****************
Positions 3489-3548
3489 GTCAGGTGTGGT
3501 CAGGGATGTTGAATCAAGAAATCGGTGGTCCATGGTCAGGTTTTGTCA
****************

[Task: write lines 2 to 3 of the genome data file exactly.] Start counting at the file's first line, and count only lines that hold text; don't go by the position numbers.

3489 GTCAGGTGTGGT
3501 CAGGGATGTTGAATCAAGAAATCGGTGGTCCATGGTCAGGTTTTGTCA